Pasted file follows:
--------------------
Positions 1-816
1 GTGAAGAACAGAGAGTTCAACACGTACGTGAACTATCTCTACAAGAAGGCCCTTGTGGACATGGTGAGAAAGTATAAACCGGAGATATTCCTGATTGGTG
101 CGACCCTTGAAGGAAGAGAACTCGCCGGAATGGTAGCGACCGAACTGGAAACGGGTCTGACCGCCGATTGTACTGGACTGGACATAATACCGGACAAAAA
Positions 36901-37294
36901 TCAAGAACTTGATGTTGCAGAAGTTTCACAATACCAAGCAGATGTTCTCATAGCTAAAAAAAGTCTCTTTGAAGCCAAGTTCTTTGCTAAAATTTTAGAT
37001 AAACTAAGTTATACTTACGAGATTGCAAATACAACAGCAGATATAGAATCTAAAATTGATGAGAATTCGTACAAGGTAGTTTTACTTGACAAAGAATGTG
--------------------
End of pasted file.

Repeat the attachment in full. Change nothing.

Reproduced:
Positions 1-816
1 GTGAAGAACAGAGAGTTCAACACGTACGTGAACTATCTCTACAAGAAGGCCCTTGTGGACATGGTGAGAAAGTATAAACCGGAGATATTCCTGATTGGTG
101 CGACCCTTGAAGGAAGAGAACTCGCCGGAATGGTAGCGACCGAACTGGAAACGGGTCTGACCGCCGATTGTACTGGACTGGACATAATACCGGACAAAAA
Positions 36901-37294
36901 TCAAGAACTTGATGTTGCAGAAGTTTCACAATACCAAGCAGATGTTCTCATAGCTAAAAAAAGTCTCTTTGAAGCCAAGTTCTTTGCTAAAATTTTAGAT
37001 AAACTAAGTTATACTTACGAGATTGCAAATACAACAGCAGATATAGAATCTAAAATTGATGAGAATTCGTACAAGGTAGTTTTACTTGACAAAGAATGTG